Well, not all the space news this week is good: NASA formally suspended the Mars InSight mission. The lander was set to launch in March 2016 for a September 2016 touchdown. Its mission is to study the interior geology of Mars; the name is short for Interior Exploration using Seismic Investigations Geodesy and Heat Transport.
The main instrument on the lander, the Seismic Experiment for Interior Structure, is a seismometer designed to study the ground movements of Mars to extraordinary accuracy, literally displacements on the size scale of atoms.
SEIS, built by the French Centre National d’Études Spatiales, needs a very rigorous vacuum seal around its three sensors. During a vacuum test last week, though, a leak was found. Leaks had been found earlier in the year and repaired, but this new leak is too close to the launch date to be sure it can be fixed.
Given that, NASA admins made the hard call: The mission has been suspended for now. During a press conference, Bruce Banerdt, the principal investigator, said they don’t think there’s a fundamental design flaw with the instrument, just a stubborn part or parts. It’s possible this can be repaired, and the instrument thoroughly checked again. For now, InSight will be shipped to Lockheed to undergo examination.
Because of the relative motion of Earth and Mars around the Sun, the two planets won’t be in position for another launch for 26 months—that is, until 2018. Here’s where things get sticky: That’s plenty of time to fix the problem, but InSight is a cost-cap mission; there’s a hard upper limit of $675M for the mission including launch, and $525M has already been spent. Because of that, there’s a chance it may be canceled altogether. NASA has not yet run the numbers for that.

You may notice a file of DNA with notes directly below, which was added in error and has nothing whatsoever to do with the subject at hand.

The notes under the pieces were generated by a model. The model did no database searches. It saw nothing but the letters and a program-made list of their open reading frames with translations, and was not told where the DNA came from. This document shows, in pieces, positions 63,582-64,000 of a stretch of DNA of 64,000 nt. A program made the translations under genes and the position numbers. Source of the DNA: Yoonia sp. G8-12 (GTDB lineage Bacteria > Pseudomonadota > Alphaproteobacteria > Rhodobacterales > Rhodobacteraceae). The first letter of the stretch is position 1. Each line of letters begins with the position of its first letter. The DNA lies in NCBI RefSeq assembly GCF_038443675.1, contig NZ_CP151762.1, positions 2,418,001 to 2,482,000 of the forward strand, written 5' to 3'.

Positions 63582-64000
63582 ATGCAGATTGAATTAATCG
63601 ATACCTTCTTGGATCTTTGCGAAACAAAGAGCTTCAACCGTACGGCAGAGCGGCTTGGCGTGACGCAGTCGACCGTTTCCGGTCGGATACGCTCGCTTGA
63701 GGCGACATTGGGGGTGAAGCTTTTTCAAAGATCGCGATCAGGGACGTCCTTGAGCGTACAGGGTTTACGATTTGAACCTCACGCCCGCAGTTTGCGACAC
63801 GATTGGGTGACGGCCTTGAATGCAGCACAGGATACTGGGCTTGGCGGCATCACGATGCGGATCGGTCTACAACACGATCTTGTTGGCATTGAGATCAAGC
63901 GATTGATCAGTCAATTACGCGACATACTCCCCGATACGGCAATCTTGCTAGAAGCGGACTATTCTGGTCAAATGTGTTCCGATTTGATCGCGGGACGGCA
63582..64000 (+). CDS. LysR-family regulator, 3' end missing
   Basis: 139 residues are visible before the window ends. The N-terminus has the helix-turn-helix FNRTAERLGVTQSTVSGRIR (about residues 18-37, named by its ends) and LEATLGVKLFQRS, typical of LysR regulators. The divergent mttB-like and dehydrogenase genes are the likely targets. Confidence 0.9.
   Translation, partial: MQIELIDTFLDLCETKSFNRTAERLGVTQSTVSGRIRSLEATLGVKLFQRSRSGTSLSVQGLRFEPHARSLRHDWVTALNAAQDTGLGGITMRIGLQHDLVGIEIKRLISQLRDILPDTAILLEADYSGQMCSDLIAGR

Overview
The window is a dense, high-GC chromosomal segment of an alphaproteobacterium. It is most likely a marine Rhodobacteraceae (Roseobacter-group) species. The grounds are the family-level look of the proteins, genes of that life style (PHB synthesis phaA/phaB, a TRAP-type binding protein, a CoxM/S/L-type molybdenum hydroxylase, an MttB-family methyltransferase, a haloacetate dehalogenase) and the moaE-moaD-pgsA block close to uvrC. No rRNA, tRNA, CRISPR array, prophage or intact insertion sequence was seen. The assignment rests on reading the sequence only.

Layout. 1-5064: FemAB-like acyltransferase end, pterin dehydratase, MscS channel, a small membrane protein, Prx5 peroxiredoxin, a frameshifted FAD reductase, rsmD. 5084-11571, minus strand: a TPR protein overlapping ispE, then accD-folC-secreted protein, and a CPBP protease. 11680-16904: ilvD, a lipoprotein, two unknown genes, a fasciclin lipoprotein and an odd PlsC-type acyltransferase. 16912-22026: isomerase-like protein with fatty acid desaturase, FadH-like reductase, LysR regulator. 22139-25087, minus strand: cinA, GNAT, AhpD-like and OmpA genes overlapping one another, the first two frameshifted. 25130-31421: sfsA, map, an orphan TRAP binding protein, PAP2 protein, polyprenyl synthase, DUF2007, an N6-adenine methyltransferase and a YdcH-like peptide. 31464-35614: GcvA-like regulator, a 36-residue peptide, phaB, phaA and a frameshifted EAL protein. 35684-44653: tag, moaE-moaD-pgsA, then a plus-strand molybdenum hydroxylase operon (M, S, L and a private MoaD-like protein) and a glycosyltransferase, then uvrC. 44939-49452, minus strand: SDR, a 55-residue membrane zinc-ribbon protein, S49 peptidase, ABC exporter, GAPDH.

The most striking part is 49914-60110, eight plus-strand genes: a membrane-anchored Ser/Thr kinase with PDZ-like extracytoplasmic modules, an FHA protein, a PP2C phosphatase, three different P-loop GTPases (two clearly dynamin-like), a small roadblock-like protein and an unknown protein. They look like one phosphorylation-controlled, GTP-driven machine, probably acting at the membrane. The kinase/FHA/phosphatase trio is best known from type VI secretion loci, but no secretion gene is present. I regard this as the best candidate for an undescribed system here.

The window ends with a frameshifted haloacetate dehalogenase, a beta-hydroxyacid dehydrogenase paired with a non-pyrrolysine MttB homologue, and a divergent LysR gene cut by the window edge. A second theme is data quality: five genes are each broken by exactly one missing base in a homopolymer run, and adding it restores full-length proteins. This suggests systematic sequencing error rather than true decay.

This is heartbreaking; the rocket is ready to be assembled, and things were looking good for launch just three months from now. But SEIS is the main instrument on InSight, and NASA won’t launch a mission when there’s a good chance the main device might fail.
It’s tough news right now, but it sounds like it’s the right call. And it may yet work out; the Curiosity rover mission was delayed by two years to give engineers time to work out some unexpected kinks, and I doubt most people even remember that now because the mission has been so ridiculously successful. My big concern is the cost cap, honestly. If it’s projected to run out of money, then that may very well be that (unless the Europeans cover the additional costs). Let’s hope it doesn’t come to that.
For more details, I suggest reading Casey Dreier’s article at the Planetary Society, and, as usual, following Emily Lakdawalla on Twitter.
This stinks, but the story’s not over yet. Stay Tuned.